• Quit voting for mega-corporate bitches like Obama or most Republican candidates. Quit voting for those that support the police-state policies of Bush/Cheney and Obama administrations. Make people aware of what is happening to their freedoms. Raise awareness.

  • The video on the EFF site gives instructions for downloading a Vidalia Bundle for Mac - but this doesn't exist on the Tor website. The only downloads that I can see available are the 'Tor Browser Bundle' which is an auto-launching Tor node and browser combination.

    So you can't run a node without a Tor browser window open all the time?

  • ... switch to alternatives like the ones proposed in http://prism-break.org/ [prism-break.org]. Won't be fail safe, but will be some steps closer. And will add enough a bit of sand in the NSA machinery. In some point they will have to choose between snooping only on "easier", in the open, targets, focus in very specific people, or try to cope with the amount of people using open and with safe encryption people (and risk meltdowns [slashdot.org] because people sharing lolcats in encrypted channels)
  • Are you nuts?

    What sort of people run TOR nodes? Have you been following the news [channel4.com]?

    You'll be straight on the authorities' list of very-likely-some-kind-of-crimials. Probably a terrorist, drug addict/dealer, paedophile or pirate of Madonna/Boys-R-Us/One Direction/Lady Gaga music.

    • But if 1% of American households run an exit node, that's 7 million on said list. I doubt the authorities have time to follow 7 million exit nodes at once.
  • I saw a news story yesterday saying that Snowden has dirt on Intel but hasnt released it yet. Chances are good that your processor is probably compromised. Its a no-win deal here.
  • Just be more prudent (Score:5, Interesting)

    by cpghost (719344) on Saturday October 26, 2013 @03:17PM (#45246503) Homepage
    When using the network, always assume that you're being under observation... and act accordingly. Give less private information to the world. In fact, apply the principle of "need to know" in reverse: if the world doesn't need to know that you've taken your dog out 2 hours ago, then don't post it. Don't even mail it to your friend using PGP. It's as simple as this. Really. Be less talkative, be less open, and be more suspicious.

    By the way, thanks NSA for forcing us to censor our thoughts in our head, before we even write them down and tell them to someone. I couldn't have imagined that we'd come to live in a totalitarian-like world (at least that how it feels when you apply censorship in your head) just a few decades after the Iron Curtain was torn apart, and that this totalitarian world is being brought forward by a western country that formerly championed free speech and freedom in general.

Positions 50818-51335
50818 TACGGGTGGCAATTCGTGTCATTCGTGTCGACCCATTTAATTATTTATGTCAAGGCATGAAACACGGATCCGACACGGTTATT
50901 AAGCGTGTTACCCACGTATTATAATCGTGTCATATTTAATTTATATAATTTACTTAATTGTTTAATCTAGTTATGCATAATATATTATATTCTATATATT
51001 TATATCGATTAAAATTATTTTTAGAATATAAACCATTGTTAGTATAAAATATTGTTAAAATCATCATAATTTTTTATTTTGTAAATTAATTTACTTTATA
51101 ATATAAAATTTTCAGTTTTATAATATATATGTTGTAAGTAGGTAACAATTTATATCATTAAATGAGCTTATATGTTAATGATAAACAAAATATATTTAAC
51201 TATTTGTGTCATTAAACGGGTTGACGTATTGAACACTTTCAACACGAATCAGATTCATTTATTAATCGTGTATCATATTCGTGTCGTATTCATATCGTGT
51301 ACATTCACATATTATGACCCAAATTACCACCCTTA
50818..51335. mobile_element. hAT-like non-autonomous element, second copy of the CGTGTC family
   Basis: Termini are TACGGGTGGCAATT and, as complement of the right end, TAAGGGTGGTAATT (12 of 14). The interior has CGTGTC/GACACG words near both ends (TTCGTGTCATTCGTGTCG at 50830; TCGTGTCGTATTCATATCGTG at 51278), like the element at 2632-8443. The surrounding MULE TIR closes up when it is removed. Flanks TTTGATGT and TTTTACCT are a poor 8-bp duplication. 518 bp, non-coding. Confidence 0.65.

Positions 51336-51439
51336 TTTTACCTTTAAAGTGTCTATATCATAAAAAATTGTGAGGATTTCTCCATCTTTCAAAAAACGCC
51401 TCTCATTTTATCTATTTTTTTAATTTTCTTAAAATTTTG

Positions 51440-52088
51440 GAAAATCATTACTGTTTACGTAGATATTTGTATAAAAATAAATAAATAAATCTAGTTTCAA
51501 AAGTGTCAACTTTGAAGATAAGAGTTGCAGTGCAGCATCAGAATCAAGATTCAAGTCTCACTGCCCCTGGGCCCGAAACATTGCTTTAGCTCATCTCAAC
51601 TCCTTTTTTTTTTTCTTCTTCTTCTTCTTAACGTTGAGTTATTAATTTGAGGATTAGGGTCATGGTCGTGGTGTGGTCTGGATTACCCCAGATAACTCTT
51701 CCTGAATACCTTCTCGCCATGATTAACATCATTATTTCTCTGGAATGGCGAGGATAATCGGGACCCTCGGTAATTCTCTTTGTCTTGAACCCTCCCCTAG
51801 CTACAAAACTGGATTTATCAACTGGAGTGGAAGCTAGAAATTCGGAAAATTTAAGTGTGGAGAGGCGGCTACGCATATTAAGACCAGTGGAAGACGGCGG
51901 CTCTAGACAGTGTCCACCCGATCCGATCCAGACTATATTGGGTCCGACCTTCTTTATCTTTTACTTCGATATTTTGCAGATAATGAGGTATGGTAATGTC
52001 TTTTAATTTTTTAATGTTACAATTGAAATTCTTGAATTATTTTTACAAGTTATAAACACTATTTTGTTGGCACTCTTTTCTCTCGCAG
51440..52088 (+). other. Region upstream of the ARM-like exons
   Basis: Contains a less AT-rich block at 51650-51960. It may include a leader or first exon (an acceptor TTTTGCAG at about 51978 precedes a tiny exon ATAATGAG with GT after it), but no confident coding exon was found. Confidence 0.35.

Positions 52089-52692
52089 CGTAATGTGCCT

• Remember the Occupy movement? We seem to have forgotten everything that stood for in favor of the NSA. Funny thing that. Perhaps only so many battles can be fought at once, but I think that was a better starting point. After all, they are in bed together.
  • Windows (Score:3, Insightful)

    by Princeofcups (150855) <john@princeofcups.com> on Saturday October 26, 2013 @04:01PM (#45246811) Homepage

    "use anti-virus software"

    Just come out and say it. Don't use Windows.

  • I think one of the biggest risks is drive-by infections. I have been thinking that running my browser as a different (underprivileged) user might be a nice added layer of insulation. You could add that user's group to your extended group list and still get all the files. But it could not get at yours.

    • by tepples (727027)
      Chromium does an automatic version of this, running the browser in an underprivileged sandbox and passing sensitive things such as file downloads through a broker process that I assume gets more closely audited than the rest of Chromium.
  • by Burz (138833) on Saturday October 26, 2013 @04:10PM (#45246879) Journal

    We get a long list of complicated half-measures from 10 years ago, especially the idea of using Tor to access commercial email providers that like to capriciously ban Tor users.

    If email metadata is such a concern (because metadata=data), then does it help all that much to have people try to adjust to using PGP? I don't think it does. Giving the wiretappers the Who and When (and even Subject) of our communications doesn't jibe with the underlying goal of stopping surveillance.

    The only really good encryption in this environment is the kind that effectively encrypts the Who, When and everything else... and doesn't limit you to Web browsing the way Tor normally does. TAILS already recognized the value of using I2P for comprehensive privacy, [geti2p.net] which is why they started including it in their distro years ago. The "downside" is that the other end has to use I2P as well (but that ensures end-to-end encryption, so its also a big plus).

    Tor is outdated and dangerous to use because it encourages illusions like: a) 1024bit encryption is 'enough'; b) an elect group of core nodes can provide cover for everyone else (I2P makes everyone a router); c) the insecurities of the whole everyday Internet and PCs can be rectified by installing a small app, and you don't have to make technical demands on people you're communicating with.

    In short: Use I2P for communications (it has a DHT-based email system, and you can even torrent fully over it) and use it with an OS built for privacy and security like TAILS or Qubes. If the recent exploits against the Tor Browser had occurred against a Qubes user, there is no way they could have discovered the user's real address or other info. That, plus put a secure open source firmware on your routers (its been revealed that the NSA breaks into routers more than anything else; garden variety crooks will probably be following suit).

  • Recommending tor for safety is like telling someone that if they paint themselves orange and shout at the top of their lungs, nobody will notice them in a crowd.
    Let's face it, tor is pretty much synonymous with "pedophile, drug user, crook". Despite its best intentions, it's like painting a huge target on your back for the spies to focus on you, not "oh, this one is using tor! our efforts have been foiled!".

  • Nice democracy/republic/free country you have there. Since it's your government, and they're working with your tax dollars, you might not want to make things more expensive for them. You might, however, want to cut their budget, and vote them out, and impeech them, and whatever else you do when you both check and balance your government.

    sheesh.